In the past two years, Kevin Costner has been prominently featured in six major motion pictures. Six! And he’s starred in four of them! Not to mention another one coming out later this year (co-starring — be still my heart — Ryan Reynolds). My sense of exasperation stems from the inherent confusion this creates in me, since I can’t imagine who, exactly, is asking for all of these Kevin Costner movies. Even more confounding is the idea that there are people out there slinging around millions of dollars to put Kevin Costner in movies. I remember growing up in the ’90s and hearing (admittedly cheap) jokes about his inherent lack of talent as an actor, but here we are, in the year 2015, and we’re being inundated with a tidal wave of Kevin Costner movies. When people want to talk about the lack of verve and originality in film, they should be adding this kind of nonsense to the list along with all the sequels and reboots out there.
All this being said, Costner’s latest, McFarland, USA, isn’t quite half bad (in all honesty, it dangles just centimeters above half bad, like a Sword of Damocles of mediocrity) and is easily the best picture to come out of the great Costner Renaissance. This isn’t saying much and is mostly a byproduct of being a by-the-book, paint-by-numbers uplifting sports flick, the kind of thing Disney trots out once a year before being forgotten a couple months later. It’s a type of formulaic movie they, as a studio, have nailed down, and that — in the bargain — is impossible to screw up. This also means that there’s nothing here you haven’t seen carted out a million other times in a million similarly ephemeral little movies. McFarland, USA is no different, though — at times — it comes across as better than it should be, while never overcoming the inherent dullness and natural lack of imagination the genre demands.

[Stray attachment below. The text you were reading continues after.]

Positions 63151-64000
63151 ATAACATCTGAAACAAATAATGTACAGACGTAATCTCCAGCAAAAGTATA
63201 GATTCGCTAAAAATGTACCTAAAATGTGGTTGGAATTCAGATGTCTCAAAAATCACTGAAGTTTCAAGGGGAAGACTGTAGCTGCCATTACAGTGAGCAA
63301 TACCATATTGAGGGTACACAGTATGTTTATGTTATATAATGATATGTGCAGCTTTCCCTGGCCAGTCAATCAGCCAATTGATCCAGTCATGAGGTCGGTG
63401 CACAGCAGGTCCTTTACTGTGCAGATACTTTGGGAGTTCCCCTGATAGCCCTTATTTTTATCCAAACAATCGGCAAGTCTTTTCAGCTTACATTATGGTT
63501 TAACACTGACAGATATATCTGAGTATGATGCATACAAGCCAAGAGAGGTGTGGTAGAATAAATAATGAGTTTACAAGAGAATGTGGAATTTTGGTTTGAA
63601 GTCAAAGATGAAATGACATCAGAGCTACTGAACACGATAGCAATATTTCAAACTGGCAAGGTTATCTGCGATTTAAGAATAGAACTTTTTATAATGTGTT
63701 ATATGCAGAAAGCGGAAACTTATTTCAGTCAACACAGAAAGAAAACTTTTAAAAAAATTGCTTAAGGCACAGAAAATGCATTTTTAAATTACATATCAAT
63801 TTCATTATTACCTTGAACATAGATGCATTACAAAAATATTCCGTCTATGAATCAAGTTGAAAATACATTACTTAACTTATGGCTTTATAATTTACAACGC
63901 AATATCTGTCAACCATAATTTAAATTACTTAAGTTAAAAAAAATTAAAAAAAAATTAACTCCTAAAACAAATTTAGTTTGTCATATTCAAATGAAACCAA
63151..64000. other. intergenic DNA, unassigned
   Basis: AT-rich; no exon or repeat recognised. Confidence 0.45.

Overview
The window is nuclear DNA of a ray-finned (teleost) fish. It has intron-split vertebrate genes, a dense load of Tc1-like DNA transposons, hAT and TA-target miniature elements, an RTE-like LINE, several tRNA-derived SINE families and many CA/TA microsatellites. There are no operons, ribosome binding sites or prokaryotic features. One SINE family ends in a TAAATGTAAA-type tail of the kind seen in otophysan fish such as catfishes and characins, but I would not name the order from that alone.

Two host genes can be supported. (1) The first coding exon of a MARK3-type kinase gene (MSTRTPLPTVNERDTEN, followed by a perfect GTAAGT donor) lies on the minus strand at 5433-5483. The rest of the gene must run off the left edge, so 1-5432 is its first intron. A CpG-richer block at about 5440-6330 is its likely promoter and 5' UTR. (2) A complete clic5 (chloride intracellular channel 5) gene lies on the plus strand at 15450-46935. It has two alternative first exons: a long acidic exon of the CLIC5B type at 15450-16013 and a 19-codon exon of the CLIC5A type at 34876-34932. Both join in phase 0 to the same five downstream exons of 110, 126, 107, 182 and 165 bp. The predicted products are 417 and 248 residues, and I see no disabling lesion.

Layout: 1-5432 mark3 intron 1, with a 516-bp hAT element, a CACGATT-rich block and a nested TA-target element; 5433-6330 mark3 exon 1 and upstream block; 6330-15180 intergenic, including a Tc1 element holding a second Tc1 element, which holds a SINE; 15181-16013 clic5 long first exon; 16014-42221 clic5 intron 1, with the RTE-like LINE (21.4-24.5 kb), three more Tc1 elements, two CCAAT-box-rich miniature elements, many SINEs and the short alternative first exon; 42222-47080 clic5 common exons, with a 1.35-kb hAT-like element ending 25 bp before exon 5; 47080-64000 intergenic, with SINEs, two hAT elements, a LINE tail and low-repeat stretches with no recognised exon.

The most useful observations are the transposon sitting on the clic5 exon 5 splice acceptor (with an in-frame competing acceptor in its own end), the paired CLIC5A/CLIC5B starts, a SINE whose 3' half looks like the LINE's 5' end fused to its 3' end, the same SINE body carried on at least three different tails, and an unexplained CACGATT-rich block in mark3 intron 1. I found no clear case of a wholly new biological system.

This time around, we’re here to learn all kinds of lessons about life — specifically race, poverty and overcoming predetermined prejudices — through the power of cross country running. Yes, McFarland is just as exciting as that sounds, something that’s compounded by a numbingly overstuffed 128-minute running time. Costner plays Jim White, a former high school football coach who’s run out of opportunities thanks to run-ins with former players and various school boards. With nowhere else to go, he takes a teaching job at a high school in McFarland, Calif., a predominantly Hispanic — and impoverished — little town. After getting dismissed from his assistant coaching job with the football team, Jim sees a way out of his situation — one that worries him thanks to his lack of understanding of Hispanic culture and the prejudices this creates in him — by forming a cross country team consisting of a handful of promising young men.
There are no surprises as to where any of this is going. Jim stops being such a reactionary dolt, the team comes together and overcomes the odds, and Costner even gets to grunt his way through the movie as he’s wont to do these days. In McFarland’s favor, the film looks professional, has a likable tone, and the kids who make up the cross country team are all amiable. As a whole, it makes for a movie that’s passable and little else. Rated PG for thematic material, some violence and language.